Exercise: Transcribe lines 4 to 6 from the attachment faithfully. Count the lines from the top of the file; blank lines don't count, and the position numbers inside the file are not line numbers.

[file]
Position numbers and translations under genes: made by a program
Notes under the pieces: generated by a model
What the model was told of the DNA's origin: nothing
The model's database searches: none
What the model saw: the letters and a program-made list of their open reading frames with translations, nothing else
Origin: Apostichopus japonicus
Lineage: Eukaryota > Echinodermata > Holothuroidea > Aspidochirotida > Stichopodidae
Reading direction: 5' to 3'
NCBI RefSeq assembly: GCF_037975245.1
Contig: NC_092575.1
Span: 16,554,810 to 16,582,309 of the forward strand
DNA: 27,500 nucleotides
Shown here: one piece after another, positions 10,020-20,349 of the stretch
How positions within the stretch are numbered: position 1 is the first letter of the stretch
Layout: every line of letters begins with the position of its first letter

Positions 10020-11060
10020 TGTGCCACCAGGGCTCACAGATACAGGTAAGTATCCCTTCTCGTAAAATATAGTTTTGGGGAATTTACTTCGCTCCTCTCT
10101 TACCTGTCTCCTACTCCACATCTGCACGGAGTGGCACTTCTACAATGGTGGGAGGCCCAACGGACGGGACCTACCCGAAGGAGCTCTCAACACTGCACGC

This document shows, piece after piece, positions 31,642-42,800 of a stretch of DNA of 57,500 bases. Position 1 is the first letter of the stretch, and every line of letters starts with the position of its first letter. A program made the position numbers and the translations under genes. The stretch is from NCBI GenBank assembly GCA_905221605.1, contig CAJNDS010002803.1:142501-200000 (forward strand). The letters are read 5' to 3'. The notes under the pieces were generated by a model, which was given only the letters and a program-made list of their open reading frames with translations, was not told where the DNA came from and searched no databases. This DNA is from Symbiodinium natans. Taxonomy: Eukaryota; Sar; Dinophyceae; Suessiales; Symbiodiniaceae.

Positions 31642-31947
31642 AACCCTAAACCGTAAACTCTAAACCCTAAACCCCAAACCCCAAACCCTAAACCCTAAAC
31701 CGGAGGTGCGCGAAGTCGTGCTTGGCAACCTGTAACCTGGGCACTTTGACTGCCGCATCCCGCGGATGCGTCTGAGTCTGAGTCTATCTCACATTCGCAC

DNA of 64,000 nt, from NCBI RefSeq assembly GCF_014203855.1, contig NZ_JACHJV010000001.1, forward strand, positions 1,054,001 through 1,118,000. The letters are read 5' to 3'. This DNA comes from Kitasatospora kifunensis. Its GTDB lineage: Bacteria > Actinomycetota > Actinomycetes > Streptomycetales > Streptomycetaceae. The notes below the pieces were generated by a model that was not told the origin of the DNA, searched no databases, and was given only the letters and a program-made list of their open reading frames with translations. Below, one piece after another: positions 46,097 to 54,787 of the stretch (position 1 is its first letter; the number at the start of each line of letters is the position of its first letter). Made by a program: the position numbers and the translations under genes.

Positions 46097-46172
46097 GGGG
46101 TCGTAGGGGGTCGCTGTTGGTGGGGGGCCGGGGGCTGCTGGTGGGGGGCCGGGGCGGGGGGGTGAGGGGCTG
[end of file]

The model's database searches: none
What the model saw: the letters and a program-made list of their open reading frames with translations, nothing else
Origin: Apostichopus japonicus